The records of the Clerk of Civil District Court’s Office, which date back to the 1700s, represent the rich history of New Orleans and its diverse communities. Our archives can be used for property, family history, architectural, and landscaping research.
Jose (Joseph) Quintero, Lamar Quintero, and John Marshall Quintero, Notaries
The Quintero family is one example of the generations of notaries that can be found in the collection. Jose (Joseph) Quintero, the patriarch, immigrated to the United States from Cuba. He established a notarial practice in New Orleans around 1866. Later, his sons would join the profession. They served the New Orleans community, specifically catering to Latin American and Cuban New Orleanians as well as individuals residing in Cuba and Latin American countries.
Jose (Joseph) Quintero
Jose (Joseph) Agustin Quintero, also known as Joseph Quintero, was born is Havana, Cuba, in 1829. As an adolescent he attended Harvard University in Massachusetts. He returned to Havana where he graduated from law school. After his graduation, he pursued a career in journalism during the Cuban patriot revolution. Quintero was arrested multiple times by the Spanish and was condemned to death for his writings in favor of revolution against the Spanish. He was taken to Morro Castle in Havana, as a political prisoner and purportedly escaped.1
After Quintero fled Cuba, he settled in the southern region of the United States and enlisted in the Quitman Rifles guard in Austin, Texas. His political writings expressed sympathy for the South during the Civil War because he felt “Cuban patriots fighting for liberation from Spain [they] tended to identify the Southern cause with revolutionary struggle.”1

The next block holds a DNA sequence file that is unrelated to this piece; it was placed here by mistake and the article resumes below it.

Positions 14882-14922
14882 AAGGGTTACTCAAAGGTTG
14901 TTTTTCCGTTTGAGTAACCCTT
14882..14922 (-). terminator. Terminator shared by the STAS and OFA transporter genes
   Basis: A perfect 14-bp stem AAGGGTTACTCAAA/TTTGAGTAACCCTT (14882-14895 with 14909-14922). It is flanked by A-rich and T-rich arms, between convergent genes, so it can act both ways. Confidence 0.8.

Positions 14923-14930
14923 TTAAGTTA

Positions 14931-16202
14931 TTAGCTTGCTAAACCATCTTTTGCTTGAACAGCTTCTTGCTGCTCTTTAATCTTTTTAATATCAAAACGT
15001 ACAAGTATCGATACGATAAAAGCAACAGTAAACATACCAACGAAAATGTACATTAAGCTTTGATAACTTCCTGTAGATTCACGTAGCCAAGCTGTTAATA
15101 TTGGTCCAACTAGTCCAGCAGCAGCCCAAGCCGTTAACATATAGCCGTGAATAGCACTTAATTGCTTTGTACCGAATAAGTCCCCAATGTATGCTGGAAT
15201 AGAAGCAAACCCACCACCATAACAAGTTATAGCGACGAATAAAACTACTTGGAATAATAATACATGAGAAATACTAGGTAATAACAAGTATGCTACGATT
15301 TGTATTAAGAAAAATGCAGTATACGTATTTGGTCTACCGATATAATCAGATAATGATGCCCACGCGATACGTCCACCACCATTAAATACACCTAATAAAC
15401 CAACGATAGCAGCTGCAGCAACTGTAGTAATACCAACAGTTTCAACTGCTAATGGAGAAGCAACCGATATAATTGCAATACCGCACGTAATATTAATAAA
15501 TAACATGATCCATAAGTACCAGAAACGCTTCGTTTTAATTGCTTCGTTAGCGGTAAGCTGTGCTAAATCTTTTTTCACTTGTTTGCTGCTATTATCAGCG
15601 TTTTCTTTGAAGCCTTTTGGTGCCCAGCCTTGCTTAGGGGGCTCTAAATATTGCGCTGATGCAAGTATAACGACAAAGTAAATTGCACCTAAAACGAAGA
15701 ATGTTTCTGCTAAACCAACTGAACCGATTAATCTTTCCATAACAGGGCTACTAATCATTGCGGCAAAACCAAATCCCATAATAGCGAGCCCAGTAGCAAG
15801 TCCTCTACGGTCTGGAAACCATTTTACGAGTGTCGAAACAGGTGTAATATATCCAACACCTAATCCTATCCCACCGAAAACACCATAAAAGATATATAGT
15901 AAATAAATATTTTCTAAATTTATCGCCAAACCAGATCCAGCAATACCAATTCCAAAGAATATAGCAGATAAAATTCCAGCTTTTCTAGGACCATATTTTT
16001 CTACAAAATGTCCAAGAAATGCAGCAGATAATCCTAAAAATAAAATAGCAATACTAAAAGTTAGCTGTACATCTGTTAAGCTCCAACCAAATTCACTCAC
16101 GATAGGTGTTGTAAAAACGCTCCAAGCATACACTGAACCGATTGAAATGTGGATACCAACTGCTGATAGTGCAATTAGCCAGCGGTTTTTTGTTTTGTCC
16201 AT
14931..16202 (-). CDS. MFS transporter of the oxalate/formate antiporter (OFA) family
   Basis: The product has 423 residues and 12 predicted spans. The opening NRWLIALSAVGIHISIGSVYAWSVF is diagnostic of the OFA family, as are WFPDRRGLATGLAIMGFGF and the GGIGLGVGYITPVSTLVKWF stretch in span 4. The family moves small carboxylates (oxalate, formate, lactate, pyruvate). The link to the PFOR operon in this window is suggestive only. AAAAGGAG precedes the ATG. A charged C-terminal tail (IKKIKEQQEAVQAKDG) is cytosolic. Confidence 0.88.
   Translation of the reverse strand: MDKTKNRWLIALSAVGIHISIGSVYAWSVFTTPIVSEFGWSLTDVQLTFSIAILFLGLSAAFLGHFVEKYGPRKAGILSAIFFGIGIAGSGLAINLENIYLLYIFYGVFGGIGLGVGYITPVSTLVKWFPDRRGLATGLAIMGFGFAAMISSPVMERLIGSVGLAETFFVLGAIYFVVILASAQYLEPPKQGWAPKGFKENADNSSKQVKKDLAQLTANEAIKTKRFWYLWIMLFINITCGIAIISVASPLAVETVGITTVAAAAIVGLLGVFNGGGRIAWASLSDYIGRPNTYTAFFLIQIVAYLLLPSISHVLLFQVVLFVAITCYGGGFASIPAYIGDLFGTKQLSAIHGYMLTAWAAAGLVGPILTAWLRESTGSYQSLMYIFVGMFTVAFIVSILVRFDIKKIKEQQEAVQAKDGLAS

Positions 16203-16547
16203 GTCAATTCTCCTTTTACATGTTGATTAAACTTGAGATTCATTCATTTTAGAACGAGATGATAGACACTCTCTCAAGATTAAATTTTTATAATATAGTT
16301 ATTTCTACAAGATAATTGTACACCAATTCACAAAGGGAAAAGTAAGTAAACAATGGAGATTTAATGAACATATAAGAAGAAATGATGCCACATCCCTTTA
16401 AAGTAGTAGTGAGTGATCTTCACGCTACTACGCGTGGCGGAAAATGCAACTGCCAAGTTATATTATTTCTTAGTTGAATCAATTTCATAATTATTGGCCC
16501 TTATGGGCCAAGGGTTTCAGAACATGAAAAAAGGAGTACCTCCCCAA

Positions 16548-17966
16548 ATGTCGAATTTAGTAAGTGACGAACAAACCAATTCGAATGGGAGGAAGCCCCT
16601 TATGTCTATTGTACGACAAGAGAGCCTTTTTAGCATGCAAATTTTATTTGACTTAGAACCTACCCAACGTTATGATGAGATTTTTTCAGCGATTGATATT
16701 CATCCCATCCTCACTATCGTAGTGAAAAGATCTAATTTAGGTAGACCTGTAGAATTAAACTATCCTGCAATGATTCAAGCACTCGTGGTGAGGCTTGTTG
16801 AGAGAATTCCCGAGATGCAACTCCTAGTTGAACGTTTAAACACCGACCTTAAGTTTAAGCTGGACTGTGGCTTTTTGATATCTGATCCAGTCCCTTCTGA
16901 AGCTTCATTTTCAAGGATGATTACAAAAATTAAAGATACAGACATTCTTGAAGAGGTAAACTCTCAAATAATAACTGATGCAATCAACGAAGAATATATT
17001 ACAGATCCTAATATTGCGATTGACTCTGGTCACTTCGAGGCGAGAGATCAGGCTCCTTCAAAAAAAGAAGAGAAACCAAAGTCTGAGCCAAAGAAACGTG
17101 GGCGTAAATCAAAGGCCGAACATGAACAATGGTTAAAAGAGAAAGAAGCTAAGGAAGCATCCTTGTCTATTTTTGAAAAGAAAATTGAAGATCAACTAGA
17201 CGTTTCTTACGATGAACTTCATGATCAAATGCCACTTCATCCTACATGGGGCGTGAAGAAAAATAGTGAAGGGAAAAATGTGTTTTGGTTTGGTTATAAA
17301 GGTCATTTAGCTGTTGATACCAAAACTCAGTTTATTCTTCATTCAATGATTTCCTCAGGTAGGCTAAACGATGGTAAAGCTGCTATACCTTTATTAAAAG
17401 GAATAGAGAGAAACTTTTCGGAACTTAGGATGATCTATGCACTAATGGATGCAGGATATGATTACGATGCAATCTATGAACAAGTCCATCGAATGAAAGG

After the Civil War, Quintero settled in New Orleans where he married and had two sons, Lamar and John Marshall. He graduated from a law school in the city and pursued a career in law and notarial work. Soon after, his career interest shifted back to journalism, and he became an editor for the New Orleans Picayune. In addition to these accomplishments, Quintero later served as the American Consul for Belgium and Costa Rica.1
His notarial acts include two volumes ranging from 1866-1868 and 1874-1880. His acts are written in English and Spanish.
On October 28, 1867, Quintero executed an act of consent to marriage. The act, pictured below, is of Domino Bornio y Calonge consenting to the marriage between his daughter, Amalia Bornio, and Martin del Escobal.
This 1877 contract below is between George W. Leonard of the firm Leonard and Maxwell. He declared that the firm bargained, agreed, and contracted to sell Genaro de la Vega of Havana, Cuba, “…five hundred mules, …four to eight years of age…to be well broken to the saddle.”
This act is an example of Quintero catering to and serving the Cuban community.
On September 7, 1885, Joseph Quintero passed away in the presence of his family, including his sons, Lamar Quintero and John Marshall Quintero.
Lamar Quintero was born September 7, 1862. He received his education at Jesuit College and received a law degree from Tulane in 1890. Like his father, Quintero worked for the New Orleans Picayune and was appointed vice-consul of the Republic of Costa Rica. In 1891, he became the Consul-General for the South. In 1908, the Quintero brothers and another individual, Donelson Caffery, formed a law firm.2 The Notarial Archives houses John Marshall’s acts from 1894 to 1918.
The survey below is an attached plan, which is annexed to, or included with, the notarial act and then bound into the volume. On June 26, 1900, Frank H. Waddill, Deputy City Surveyor, created the survey that indicates an irregular portion of ground in the First District, Square No. 182 bounded by Lee Circle, St. Charles, St. Joseph, Camp, and Howard.